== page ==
With a sharp tongue and unapologetic gaze, Diane Ravitch has spent the past two years touring the country with a message of support for teachers and criticism for the high-stakes testing culture she helped create.
Ravitch, a research professor of education atNew York University in New York City, wrote the best-seller "The Death and Life of the Great American School System," in which she describes why federal mandates like No Child Left Behind are hurting schools.
A former assistant U.S. secretary of education in the George H.W. Bush administration, Ravitch was appointed to the National Assessment Governing Board by President Bill Clinton.
On Friday, Ravitch was in Sacramento, where she spoke to hundreds of teachers at the Sacramento Convention Center and met with Gov. Jerry Brown and state Superintendent of Public Instruction Tom Torlakson.
First, the 73-year-old stopped by The Bee to share her views.
On why she opposes using student test scores to evaluate teachers:
"I'm very dubious about these tests. First of all, because I know them. I spent seven years on the National Assessment Governing Board. I know the testing industry really well. I know how often the tests are flawed. And, I know what it does to kids when they are told they are a failure. Of what value is that?"
On her role as a vocal opponent of reform measures that she called "punitive" toward teachers:
"I think there has to be a far more thoughtful long-term plan to change the teaching profession and make it better than it is. It's not by demonizing teachers or firing teachers, but by first of all having much more rigorous recruitment and higher standards for entry into teaching. Secondly, by helping new teachers become better teachers and third, I think teacher evaluation is important, but not by test scores."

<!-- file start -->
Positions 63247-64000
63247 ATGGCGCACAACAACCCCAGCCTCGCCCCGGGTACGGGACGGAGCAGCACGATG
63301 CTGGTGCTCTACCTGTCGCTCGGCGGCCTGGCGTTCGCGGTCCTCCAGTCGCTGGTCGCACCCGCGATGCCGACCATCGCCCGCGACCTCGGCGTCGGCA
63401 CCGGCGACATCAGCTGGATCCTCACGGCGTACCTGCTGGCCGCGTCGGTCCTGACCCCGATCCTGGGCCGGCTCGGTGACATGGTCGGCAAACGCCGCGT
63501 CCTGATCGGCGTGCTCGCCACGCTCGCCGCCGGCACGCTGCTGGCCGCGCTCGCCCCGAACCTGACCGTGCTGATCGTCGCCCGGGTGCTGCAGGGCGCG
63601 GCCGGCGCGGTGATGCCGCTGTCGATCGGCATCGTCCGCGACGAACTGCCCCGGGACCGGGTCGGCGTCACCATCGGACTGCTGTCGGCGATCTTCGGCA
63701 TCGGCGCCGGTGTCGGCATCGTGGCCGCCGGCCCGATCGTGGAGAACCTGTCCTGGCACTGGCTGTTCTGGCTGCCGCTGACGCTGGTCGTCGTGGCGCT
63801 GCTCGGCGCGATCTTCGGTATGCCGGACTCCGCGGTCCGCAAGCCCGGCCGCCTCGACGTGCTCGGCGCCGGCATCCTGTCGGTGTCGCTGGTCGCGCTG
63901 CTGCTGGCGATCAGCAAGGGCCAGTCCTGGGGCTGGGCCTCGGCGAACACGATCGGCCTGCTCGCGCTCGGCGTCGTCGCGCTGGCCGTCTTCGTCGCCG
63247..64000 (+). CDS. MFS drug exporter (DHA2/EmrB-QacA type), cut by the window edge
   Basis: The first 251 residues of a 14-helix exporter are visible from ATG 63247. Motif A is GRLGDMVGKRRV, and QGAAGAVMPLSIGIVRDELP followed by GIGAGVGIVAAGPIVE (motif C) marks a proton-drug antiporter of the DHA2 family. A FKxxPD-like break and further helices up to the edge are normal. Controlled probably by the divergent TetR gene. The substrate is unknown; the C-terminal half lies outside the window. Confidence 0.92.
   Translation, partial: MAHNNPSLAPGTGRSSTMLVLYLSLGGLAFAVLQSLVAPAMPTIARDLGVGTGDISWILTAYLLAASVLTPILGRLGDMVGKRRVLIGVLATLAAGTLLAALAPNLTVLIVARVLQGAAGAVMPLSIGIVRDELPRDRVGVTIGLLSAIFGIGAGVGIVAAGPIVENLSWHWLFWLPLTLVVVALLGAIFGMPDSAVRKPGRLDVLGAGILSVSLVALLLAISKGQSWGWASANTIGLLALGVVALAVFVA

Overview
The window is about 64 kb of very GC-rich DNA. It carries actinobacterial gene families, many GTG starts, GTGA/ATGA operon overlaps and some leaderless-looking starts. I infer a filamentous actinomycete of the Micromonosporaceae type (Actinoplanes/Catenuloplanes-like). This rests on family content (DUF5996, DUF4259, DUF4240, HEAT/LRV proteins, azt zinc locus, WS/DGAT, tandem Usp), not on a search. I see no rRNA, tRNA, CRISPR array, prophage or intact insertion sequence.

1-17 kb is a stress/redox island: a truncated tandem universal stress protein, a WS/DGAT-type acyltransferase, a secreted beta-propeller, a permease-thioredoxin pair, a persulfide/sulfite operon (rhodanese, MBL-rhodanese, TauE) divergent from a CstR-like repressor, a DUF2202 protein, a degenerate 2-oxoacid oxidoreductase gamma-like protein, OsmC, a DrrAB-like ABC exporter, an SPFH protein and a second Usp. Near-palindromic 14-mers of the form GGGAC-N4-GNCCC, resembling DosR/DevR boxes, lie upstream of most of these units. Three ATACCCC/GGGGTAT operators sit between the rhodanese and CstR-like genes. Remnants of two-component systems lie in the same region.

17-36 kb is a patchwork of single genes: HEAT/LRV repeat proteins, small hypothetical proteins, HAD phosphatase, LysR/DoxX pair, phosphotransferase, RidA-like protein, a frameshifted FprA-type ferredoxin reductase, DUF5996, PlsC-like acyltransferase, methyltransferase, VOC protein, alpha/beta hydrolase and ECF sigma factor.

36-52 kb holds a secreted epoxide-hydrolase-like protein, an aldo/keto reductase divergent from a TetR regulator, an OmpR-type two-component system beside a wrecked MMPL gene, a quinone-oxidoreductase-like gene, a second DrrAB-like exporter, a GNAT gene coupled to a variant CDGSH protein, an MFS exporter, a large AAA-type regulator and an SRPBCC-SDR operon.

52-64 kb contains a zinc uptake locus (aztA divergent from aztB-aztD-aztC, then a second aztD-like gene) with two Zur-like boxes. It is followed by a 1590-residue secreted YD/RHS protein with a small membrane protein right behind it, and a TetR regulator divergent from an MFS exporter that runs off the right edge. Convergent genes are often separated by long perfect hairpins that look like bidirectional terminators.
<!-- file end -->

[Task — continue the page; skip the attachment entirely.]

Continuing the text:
On how to strengthen teacher training programs:
"I think every teacher should have a strong liberal arts education and should have very solid academic preparation for whatever they are going to teach or might teach. So, if they are going to be a math teacher, they should have a bachelor's degree in mathematics."
On the role education schools can play in improving teacher quality:
"They should probably be more selective in terms of who gets in. That's not in their interest, because education schools have traditionally been the cash cow of the university. They take in everyone and spew out everybody."
On why she is opposed to alternative paths to becoming a teacher:
"These alternative pathways produce people who either contribute to the revolving door (in the teaching profession) or are unprepared. Should there be alternative pathways into medicine? How about alternative pathways into becoming a pilot? When you really care about something, you don't want alternative pathways. You want pathways that are proven."
Published: Saturday, Jan. 21, 2012 - 12:00 am | Page 3B